In this final lesson of the unit, students have completed the inquiry and application sequences for the combustion of ethanol. The activities in the previous lessons were designed to walk students through a cognitive apprenticeship model of Establishing the Problem, Modeling, Coaching, and Fading. The results of the unit posttest will help you determine if your students are ready to move on to the final stage: Fading. After the Fading stage, students will be expected to carry forward concepts from this unit into future units. If the results from your posttest imply that a majority of your students are still struggling with certain concepts, it might be valuable to return to some of the main concepts they are struggling with before moving on to the next Carbon TIME unit.

Activities 5.1 and 5.2 are the Coaching phase of the Application Activity Sequence, which provides students with important less-scaffolded practice with combustion. Students should take more responsibility for their work than in lesson 4, which included the Modeling phase. Students answer the Three Questions for burning methane using the Explanations Tool, coordinating accounts at the macroscopic and atomic-molecular scales. Macroscopic scale accounts (represented here by the Zooming into a Flame) include these components:

  • the structure of the system (the flame in this case) and the movement of materials through the system;
  • the location where chemical change takes place;
  • the materials involved in the chemical change: the reactants going in and the products coming out.

Atomic-molecular scale accounts include three different ways of representing chemical change:

  • molecular models, with twist ties to represent units of energy, that students use to physically rearrange the atoms of the reactants into the atoms of the products;
  • a chemical equation that shows how atoms are rearranged into new molecules in a compact way (but does not account for energy);
  • the Explanations Tool, which provides a way for students to account for changes in matter and energy in writing but answering the Three Questions. 

Activity 5.3 provides students with additional important Foundational Knowledge and Practice (in the Application Activity Sequence) about the fundamental difference between organic and inorganic materials. These two types of material are different in terms of:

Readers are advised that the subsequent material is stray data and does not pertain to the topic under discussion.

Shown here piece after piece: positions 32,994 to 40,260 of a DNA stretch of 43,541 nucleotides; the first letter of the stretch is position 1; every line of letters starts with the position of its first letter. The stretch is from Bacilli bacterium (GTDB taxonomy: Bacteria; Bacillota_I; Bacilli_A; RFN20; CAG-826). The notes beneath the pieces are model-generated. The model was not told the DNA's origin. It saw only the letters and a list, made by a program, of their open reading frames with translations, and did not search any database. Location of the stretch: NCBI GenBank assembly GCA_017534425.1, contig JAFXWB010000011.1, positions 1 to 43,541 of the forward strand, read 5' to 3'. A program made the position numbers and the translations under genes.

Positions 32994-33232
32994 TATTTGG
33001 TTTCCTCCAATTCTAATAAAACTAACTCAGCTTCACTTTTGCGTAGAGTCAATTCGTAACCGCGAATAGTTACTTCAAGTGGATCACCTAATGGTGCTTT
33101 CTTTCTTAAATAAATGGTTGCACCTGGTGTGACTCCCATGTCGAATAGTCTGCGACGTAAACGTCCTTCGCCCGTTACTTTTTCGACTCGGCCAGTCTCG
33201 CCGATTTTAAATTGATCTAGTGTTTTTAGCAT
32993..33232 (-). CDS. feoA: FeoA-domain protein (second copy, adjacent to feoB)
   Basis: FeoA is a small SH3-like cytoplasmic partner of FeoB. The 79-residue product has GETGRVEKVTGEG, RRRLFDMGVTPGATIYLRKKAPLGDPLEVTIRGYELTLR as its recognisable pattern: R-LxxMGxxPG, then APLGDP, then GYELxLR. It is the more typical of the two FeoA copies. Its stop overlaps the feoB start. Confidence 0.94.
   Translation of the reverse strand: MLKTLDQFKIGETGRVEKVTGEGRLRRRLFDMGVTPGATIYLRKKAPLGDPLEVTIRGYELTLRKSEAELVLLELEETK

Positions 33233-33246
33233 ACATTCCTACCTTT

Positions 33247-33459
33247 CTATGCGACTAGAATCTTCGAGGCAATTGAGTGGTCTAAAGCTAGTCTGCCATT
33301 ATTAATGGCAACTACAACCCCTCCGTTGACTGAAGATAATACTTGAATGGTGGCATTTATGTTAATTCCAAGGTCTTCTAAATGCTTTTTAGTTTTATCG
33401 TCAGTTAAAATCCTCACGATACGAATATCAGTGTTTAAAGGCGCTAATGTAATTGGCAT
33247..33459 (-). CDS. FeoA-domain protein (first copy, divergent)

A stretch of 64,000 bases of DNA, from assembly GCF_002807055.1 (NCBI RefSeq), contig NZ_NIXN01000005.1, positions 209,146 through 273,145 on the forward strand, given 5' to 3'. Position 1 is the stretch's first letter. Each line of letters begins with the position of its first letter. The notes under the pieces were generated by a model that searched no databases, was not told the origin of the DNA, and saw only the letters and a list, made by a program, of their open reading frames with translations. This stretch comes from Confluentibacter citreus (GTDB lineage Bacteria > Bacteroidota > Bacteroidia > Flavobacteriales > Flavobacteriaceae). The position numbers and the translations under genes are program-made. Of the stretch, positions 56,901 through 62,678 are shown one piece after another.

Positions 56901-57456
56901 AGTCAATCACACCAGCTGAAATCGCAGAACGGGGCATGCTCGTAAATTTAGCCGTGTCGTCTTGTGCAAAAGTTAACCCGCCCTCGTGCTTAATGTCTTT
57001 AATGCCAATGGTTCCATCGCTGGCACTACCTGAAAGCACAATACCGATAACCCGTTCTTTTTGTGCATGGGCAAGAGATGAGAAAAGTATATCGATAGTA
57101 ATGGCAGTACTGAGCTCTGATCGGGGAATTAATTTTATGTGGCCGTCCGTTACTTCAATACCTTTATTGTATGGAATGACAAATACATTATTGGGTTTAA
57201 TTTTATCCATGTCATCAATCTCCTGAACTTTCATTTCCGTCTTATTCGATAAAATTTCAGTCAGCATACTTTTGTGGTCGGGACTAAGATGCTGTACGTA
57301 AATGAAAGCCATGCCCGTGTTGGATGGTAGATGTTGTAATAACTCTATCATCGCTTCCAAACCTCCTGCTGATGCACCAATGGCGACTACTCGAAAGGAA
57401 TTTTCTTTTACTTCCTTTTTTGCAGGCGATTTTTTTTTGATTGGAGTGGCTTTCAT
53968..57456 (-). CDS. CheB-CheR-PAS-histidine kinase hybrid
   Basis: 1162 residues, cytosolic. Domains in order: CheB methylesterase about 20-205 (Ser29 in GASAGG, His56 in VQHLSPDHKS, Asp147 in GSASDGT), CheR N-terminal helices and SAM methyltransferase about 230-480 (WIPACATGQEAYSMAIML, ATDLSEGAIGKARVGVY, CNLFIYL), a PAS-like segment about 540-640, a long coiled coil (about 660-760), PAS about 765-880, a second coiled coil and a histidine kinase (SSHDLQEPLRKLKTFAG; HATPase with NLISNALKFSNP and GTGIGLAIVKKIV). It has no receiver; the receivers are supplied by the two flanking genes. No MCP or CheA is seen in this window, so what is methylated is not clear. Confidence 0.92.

• Origins: All the living organisms on Earth (foods and fossil fuels) have organic materials and originated in living organisms;
  • Chemical energy: Organic materials have more chemical energy;
  • Molecular structure: Organic materials have C-C and C-H bonds.

Activity 5.4 is the Fading phase of the Application Activity Sequence for combustion. It serves as formative assessment for you—you will be able to see how well they understood the ethanol example—and gives students additional practice explaining examples with less support than they had for ethanol and methane.

Activity 5.5 includes summative assessment for the unit. You can track students’ progress by having them take the Unit posttest (identical to the unit pretest) and comparing the results of the two assessments.

Key carbon-transforming processes: combustion

Lesson Map:

See the Systems and Scale Unit Read Me document for more details.

Unit Map for Lesson 1

Unit Map

Unit Map for Lesson 5

Talk and Writing

This lesson of the unit represents the fading portion of the Explanations Phase. This means that students are expected to develop explanations for carbon-transforming processes they studied in this unit in new and novel contexts. The table below shows specific talk and writing goals for the Explanations phase of the unit.

Talk and Writing Goals